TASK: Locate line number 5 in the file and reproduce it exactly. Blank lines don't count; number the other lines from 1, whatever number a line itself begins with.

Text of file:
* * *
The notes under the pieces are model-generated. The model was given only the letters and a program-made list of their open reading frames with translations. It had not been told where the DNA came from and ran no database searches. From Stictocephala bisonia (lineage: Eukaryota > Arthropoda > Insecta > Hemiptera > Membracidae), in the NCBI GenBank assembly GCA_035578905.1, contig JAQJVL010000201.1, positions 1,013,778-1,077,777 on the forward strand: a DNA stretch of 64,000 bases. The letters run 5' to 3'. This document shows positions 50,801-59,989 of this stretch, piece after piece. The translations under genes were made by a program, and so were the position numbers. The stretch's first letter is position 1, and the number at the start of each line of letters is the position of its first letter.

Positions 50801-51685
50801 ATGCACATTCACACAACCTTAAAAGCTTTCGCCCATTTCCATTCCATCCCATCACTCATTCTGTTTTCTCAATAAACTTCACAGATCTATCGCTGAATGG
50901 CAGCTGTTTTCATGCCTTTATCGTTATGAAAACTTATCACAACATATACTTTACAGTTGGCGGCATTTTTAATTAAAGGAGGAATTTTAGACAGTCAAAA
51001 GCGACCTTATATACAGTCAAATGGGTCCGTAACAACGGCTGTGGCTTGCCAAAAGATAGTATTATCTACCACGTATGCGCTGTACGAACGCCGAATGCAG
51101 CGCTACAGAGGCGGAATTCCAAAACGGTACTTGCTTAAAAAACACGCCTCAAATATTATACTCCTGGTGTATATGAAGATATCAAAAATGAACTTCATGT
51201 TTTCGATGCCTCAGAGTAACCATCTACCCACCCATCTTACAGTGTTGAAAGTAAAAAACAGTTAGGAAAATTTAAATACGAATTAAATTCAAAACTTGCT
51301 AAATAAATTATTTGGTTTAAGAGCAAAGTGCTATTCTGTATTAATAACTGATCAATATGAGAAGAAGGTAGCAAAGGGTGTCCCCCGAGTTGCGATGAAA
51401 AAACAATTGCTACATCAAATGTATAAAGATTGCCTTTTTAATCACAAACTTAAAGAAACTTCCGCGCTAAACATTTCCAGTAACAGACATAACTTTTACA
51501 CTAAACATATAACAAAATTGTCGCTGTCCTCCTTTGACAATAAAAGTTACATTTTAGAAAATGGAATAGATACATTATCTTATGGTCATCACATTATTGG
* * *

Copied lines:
51001 GCGACCTTATATACAGTCAAATGGGTCCGTAACAACGGCTGTGGCTTGCCAAAAGATAGTATTATCTACCACGTATGCGCTGTACGAACGCCGAATGCAG